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July 24, 1996 - Image 9

Resource type:
Michigan Daily Summer Weekly, 1996-07-24

Disclaimer: Computer generated plain text may have errors. Read more about this.

N EwAS Wednesday, July 24, 1996 - The Michigan Daily - 9
puderstadt remains busy, heads new education projects

By Jennifer Harvey
Daily Managing News Editor
"I am not retiring," former University
President James Duderstadt said yester-
day in an interview with The Michigan
However, Duderstadt, who ended his
oht-year term as University president
ne 30, said he is much more relaxed
these days, having returned to his for-
mer position as a professor of nuclear
"I've only been out of the Fleming
prison for three weeks," he said. "I need
to learn to be a civilian again."
"The pace isn't slowing down any,"
he said.
Duderstadt said he is working on two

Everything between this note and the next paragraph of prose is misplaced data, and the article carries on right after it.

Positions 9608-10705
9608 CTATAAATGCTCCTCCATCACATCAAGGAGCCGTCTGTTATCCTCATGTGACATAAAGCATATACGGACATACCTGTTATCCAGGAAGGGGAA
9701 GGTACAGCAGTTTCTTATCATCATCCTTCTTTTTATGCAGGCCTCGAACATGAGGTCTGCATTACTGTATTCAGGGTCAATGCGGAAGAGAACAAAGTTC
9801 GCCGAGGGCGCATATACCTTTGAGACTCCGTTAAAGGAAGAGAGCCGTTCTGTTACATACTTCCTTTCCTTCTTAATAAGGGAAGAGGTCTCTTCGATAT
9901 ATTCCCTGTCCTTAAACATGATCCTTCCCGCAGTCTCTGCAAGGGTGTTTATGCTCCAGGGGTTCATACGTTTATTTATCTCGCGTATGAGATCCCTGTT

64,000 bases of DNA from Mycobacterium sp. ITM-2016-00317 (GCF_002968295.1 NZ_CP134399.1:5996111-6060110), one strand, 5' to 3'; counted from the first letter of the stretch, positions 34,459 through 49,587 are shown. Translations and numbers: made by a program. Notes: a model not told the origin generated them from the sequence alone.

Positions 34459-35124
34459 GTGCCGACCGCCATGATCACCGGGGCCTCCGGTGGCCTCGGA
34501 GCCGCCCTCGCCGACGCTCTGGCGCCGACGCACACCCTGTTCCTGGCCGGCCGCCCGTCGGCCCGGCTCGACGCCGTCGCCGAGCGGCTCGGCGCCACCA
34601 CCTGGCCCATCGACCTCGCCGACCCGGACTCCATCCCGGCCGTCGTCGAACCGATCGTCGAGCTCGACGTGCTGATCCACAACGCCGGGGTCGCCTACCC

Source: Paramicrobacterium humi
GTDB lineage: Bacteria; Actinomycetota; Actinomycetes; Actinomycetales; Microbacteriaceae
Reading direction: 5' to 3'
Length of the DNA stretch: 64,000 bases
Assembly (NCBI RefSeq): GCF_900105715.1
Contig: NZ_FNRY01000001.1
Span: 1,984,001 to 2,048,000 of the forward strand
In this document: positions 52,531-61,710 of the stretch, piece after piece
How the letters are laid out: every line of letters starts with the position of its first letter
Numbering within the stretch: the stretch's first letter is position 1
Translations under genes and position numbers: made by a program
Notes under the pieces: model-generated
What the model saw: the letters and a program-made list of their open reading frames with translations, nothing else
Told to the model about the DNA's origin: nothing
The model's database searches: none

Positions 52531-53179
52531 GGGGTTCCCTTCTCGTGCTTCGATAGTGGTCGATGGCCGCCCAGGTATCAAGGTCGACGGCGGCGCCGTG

major projects, the Millenium Institute
d the Virtual University project. He
0 d he is working to get the projects
started, recently completing a trip to
Washington, D.C. to discuss future
options for both projects.

Duderstadt was asked to head the
Virtual University project by Michigan
Gov. John Engler. The Virtual University
will offer online instruction in the field
of automotive engineering to anyone in
Duderstadt said
he expects the first
virtual courses to
be accessible in
January 1997. He
said he expects the
courses will be
higher-level com-
puter engineering
and engineering
business manage- Duderstadt
ment courses,
although the scope
of courses could easily expand.
Duderstadt said the price of the virtu-
al courses will not exceed public uni-
versity prices, and might stay closer to
community college prices. "It depends

on the market size," Duderstadt said. "There's a lot of interest in it," he said.
Duderstadt said the project has Duderstadt said he will be teaching
received some small start-up funding courses in the fall, but he doesn't know
from the state, what those
but will eventu- courses will be.
ally be self- "I want to
funding. I am not a has" teach an exper-
T h e be n irs e n ta l
M i I l e n i u m een presid ent" course'" he
Institute is - James Duderstadt said. "I've got
another project some crazy
occupying Former University President ideas."
Duderstadt's "I want to

time. "We'll be
exploring futures for universities, alter-